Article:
ReKonq Gaining Chrome Extension Support, Still Sponsored By Blue Systems

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It’s been just a little over a year since the mystical Blue Systems started sponsoring development of ReKonq.  Blue Systems is second only to the KDE e.V. in platform investment, sponsoring not only numerous core applications, but multiple distributions as well.  ReKonq has come a long way since 0.9.2 (May 2012) and with the help of Blue Systems developer Adjam, it is taking baby-steps towards Chrome Extension support.

Here is what he has to say about his work so far:

– we can manage chrome extensions (I just copied examples from here): we can recognize unpacked extensions, install, enable/disable. (oops.. uninstall/delete missing. Adding next days..)
– we can interpret (a bit) the version 2 manifest.json inside
– we can manage browse actions
– we can manage page actions
– we can open popups

So, the first easy step is done. Now what to really say we are supporting chrome extensions? Here is my todo list:
– support chrome object and (a subset of) its API (very long task)
– support the callback mechanism (really hard, this is the trick missing to say we’ll reach one day our goal)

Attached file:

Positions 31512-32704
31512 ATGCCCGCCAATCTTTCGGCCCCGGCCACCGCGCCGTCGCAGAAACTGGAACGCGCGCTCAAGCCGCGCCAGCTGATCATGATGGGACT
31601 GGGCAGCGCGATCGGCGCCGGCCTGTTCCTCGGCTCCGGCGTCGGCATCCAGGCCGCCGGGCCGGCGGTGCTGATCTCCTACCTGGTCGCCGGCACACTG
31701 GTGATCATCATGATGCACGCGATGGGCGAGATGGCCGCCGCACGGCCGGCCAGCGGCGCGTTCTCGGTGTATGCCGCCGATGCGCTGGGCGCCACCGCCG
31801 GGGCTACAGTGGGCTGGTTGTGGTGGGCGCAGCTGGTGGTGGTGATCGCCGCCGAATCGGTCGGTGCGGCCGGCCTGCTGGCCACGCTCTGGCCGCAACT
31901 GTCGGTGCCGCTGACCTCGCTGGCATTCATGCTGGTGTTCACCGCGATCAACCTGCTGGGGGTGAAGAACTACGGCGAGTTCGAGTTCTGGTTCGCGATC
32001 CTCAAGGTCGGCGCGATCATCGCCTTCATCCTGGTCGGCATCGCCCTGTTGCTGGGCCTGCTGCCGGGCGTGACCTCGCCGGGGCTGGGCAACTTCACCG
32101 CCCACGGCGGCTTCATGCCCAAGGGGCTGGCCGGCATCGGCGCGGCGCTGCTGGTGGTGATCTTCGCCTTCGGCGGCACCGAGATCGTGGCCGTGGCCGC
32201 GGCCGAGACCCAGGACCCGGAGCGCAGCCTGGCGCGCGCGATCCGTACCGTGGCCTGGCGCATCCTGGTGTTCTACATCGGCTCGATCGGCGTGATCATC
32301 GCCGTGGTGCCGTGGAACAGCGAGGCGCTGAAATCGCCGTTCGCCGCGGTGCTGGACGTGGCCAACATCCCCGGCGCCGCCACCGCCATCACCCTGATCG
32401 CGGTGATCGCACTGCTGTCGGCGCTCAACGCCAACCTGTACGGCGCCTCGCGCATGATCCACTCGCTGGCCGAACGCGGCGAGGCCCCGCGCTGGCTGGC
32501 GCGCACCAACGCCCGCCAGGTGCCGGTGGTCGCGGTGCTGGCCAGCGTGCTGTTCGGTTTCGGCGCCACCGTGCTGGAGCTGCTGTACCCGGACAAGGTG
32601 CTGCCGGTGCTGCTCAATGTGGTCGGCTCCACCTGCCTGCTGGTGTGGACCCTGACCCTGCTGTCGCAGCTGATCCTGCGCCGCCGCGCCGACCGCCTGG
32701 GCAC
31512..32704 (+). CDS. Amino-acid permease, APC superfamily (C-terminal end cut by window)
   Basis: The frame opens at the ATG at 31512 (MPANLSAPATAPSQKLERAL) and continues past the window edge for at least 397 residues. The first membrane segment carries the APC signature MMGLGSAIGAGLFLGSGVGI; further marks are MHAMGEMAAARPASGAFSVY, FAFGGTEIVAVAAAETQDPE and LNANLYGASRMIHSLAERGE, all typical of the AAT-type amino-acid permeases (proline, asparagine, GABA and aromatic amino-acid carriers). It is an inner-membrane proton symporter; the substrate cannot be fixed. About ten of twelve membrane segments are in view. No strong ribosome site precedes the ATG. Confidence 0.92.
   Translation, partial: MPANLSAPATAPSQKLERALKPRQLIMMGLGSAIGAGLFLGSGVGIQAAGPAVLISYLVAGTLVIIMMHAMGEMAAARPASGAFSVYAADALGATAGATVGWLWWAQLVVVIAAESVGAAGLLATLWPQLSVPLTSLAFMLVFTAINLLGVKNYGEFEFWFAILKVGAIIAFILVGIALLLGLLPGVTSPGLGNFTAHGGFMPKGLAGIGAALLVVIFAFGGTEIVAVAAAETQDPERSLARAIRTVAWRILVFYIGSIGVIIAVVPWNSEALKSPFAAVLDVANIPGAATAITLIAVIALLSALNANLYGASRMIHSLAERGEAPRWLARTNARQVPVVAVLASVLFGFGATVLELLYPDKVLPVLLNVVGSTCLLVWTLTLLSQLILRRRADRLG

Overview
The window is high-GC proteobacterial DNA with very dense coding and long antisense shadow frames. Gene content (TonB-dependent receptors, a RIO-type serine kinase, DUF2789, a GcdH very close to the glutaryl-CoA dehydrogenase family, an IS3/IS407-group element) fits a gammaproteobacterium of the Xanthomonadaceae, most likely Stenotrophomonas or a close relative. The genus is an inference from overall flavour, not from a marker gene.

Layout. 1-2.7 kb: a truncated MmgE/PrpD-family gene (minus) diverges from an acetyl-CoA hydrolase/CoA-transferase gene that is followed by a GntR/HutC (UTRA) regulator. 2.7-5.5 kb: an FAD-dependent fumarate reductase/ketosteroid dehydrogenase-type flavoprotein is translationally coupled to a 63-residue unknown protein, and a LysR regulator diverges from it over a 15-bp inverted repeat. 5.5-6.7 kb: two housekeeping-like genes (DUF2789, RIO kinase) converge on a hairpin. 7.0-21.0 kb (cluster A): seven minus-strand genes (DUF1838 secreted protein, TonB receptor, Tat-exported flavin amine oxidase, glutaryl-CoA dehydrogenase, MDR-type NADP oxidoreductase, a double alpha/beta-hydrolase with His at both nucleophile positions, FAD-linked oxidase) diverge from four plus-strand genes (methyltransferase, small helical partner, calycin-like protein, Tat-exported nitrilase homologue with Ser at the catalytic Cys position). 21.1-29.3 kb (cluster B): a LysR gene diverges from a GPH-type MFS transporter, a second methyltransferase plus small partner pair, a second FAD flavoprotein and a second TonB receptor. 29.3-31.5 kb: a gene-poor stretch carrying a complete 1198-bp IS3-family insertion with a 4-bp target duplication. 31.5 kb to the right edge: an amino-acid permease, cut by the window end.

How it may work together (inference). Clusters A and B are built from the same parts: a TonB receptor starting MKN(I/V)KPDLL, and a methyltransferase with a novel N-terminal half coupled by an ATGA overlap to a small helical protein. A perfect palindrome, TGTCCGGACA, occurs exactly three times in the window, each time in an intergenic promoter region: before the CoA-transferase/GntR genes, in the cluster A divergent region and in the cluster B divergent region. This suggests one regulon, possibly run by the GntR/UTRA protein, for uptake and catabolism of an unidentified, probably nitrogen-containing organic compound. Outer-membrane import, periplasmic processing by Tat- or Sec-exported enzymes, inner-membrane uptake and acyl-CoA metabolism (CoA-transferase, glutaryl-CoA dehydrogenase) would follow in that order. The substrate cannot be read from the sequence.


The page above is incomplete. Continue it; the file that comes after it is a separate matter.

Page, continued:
– implement a way to retrieve extensions (support chrome extensions site? seems problematic. Add a ghns layer? Should do the trick. Probably…)
– ehm… port/implement extensions

Boon or bust?

It’s unclear to us how many KDE users prefer ReKonq over Firefox or Chrome but I would assume that it’s not an army.  That said, ReKonq does have a very compelling ‘web-app’ creation tool that supplements Firefox & Chrome quite nicely!  Tools like Google Keep work great in ReKonq as a stand-a-lone web app that iconifies to your taskbar.  At the same time, users of tools like Feedly –the ultra-popular Google Reader replacement– can’t take advantage of ReKonq powerful web app wrapper because it requires an extension to be installed in either Firefox or Chrome.  Feedly even leaves Internet Explorer users out in the cold with their model!

Source | Adjam


About Dean Howell

Aside from being a huge Sega fan, Dean is an LPIC certified Linux professional with over a decade experience. In addition to spending his free time burning through the classics from Sega and evangelizing open source, he's also the editor-in-cheif of The Powerbase.